Fat Tuesday

The Carnevale of Venezia, or the Carnival of Venice, began this year on the last Saturday of January and soon, on Tuesday, it will draw to a close. Tuesday brings Shrove Tuesday, or Mardi Gras in French––Fat Tuesday. There are certain cities that we think of as central to Carnival: certainly Venice, Rio de Janeiro, and New Orleans. But Carnival is a celebration that is known far and wide, especially through Europe and Latin America.

My family is not a Carnival people––it’s just not a tradition my grandparents brought with them from their Italian villages. But Carnival is important. It is the last great indulgence before the arrival of Lent, forty days marked by somberness and penitence––and, in times past, a time of strict dietary restrictions. Carnival season, in fact, takes its name from the Latin carne levamen–– “Good-bye to the flesh.” Traditionally, the supply of meat would be finished during Carnevale until spring, and so it truly was a goodbye to the flesh, and a farewell to the provisions of winter. The traditional symbol of Carnevale in Italy is a plump man wearing a necklace of sausages about his neck. It is in stark contrast to the traditional symbol of Lent: a gaunt old woman, all skin and bones.

I love the costumes and the masks of a traditional Venetian Carnevale. It is a celebration of excess and the costumes, elaborate as they are, encourage this. Who knows who is behind each of those masks? Carnevale in Italy has its connections to celebrations of the new year, which, for the early Romans, was the First of March. The costumes and the masks come out of this tradition, for they were part of the Roman New Year celebration. The old year was dying, the new one being born. Out of that chaos came a festival of excess, and masks provided anonymity. The Romans eventually moved the start of the year to January 1, but old habits die hard: The costumes and the masks then and now give us license to be whomever we wish, at least for a little while.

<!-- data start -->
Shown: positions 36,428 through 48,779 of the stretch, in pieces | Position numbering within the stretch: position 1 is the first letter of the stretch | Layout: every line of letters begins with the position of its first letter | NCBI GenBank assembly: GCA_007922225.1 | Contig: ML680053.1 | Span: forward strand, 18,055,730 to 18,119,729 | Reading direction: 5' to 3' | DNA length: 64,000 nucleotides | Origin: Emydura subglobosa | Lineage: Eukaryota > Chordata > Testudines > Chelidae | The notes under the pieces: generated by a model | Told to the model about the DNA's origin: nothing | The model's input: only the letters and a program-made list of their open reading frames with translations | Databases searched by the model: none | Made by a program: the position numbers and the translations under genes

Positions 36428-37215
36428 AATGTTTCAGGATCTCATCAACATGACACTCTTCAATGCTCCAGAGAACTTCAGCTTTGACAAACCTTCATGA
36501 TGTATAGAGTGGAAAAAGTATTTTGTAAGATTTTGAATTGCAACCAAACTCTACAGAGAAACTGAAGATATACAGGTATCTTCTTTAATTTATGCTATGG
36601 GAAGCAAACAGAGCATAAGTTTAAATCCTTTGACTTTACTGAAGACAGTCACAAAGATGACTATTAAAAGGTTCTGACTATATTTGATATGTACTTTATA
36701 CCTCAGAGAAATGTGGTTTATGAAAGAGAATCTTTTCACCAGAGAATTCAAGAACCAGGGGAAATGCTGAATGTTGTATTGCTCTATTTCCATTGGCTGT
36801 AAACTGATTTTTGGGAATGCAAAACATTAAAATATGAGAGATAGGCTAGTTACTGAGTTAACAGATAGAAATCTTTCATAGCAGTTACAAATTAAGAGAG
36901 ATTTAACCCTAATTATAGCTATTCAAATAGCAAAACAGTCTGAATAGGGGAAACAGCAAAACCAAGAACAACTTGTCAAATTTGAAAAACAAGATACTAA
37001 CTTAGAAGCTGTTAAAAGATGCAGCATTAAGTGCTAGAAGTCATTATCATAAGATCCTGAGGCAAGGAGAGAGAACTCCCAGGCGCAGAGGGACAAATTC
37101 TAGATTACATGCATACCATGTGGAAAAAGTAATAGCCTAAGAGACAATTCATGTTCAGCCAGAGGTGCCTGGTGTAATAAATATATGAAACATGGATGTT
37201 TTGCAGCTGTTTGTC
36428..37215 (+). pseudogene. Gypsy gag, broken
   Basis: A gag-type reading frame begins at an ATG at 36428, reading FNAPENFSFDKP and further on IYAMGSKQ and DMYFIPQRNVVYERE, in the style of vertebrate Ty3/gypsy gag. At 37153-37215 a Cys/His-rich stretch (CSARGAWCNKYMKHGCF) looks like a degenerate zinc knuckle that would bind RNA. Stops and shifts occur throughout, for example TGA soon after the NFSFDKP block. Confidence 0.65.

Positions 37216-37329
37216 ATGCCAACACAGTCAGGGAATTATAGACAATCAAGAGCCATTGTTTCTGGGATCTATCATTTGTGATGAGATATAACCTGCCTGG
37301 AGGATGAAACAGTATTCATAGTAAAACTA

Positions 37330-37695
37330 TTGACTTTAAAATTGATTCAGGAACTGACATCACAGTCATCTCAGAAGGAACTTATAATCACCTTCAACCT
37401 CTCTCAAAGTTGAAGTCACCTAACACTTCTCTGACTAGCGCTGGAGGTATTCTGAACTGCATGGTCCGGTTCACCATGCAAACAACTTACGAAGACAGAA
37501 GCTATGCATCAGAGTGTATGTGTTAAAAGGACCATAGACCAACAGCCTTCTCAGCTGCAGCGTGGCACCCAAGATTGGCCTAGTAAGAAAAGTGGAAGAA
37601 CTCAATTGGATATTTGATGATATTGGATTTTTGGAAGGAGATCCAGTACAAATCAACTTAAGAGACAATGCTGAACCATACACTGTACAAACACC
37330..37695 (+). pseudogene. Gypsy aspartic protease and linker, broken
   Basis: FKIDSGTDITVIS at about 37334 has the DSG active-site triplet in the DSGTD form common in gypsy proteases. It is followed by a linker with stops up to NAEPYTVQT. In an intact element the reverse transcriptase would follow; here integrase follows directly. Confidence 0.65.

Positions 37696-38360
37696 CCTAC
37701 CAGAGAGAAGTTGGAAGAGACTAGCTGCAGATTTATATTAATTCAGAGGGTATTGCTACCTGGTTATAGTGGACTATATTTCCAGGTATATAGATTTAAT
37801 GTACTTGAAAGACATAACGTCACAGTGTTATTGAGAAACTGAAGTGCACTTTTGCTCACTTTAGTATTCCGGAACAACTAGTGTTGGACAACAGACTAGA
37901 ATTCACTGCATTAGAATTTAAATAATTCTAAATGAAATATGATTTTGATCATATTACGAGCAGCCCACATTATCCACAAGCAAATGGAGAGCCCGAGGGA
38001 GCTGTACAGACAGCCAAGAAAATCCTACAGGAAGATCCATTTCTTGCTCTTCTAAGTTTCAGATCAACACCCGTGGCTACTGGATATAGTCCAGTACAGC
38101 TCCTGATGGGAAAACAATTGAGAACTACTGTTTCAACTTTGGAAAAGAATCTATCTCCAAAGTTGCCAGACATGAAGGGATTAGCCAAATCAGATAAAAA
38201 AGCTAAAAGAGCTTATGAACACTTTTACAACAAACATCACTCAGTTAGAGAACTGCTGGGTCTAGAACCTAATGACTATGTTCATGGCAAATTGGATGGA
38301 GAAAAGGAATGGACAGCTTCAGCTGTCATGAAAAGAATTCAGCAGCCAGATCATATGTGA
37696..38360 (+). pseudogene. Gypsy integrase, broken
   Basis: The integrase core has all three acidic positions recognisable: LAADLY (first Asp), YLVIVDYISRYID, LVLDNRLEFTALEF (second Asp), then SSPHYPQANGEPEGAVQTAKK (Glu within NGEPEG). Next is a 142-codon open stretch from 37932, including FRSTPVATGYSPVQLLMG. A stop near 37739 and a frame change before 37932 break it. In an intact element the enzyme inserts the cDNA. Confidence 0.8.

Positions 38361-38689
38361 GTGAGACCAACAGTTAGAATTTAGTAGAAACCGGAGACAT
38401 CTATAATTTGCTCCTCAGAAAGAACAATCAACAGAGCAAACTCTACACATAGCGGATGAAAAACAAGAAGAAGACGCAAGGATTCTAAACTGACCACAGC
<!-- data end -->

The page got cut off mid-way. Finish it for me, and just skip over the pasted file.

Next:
In England and in the United States, Shrove Tuesday means one thing: Pancakes for supper. The meal is an easy way of using up all the eggs, milk, and sugar that remained in the larder before the 40 fasting days of Lent commenced. In Germany, the tradition for the Tuesday before Lent calls for doughnuts, and the night there is known as Fasnacht or Faschnacht. The idea is the same: using up all the remaining lard, sugar, and butter before Lent begins. But whether it is pancakes or doughnuts, there is something special about eating breakfast for dinner, or about eating homemade doughnuts after dinner. It’s a little something, nothing dramatic, just something that marks the day, something celebratory, reminding us of the importance of enjoying what we have. Once Ash Wednesday arrives, Lent will, for forty days, remind us of the brevity of things. The reality is we are very fortunate and we should do our best to remember the gifts we’ve been given… like this, another Mardi Gras, another Fasnacht, another Shrove Tuesday. And as they say in New Orleans, Laissez les bon temps rouler!


Image: “Festa delle Marie,” by a German photographer who goes by the name fotogoocom, was taken at the Carnevale of Venezia in 2015. Used with gratitude through Creative Commons via Wikimedia Commons.


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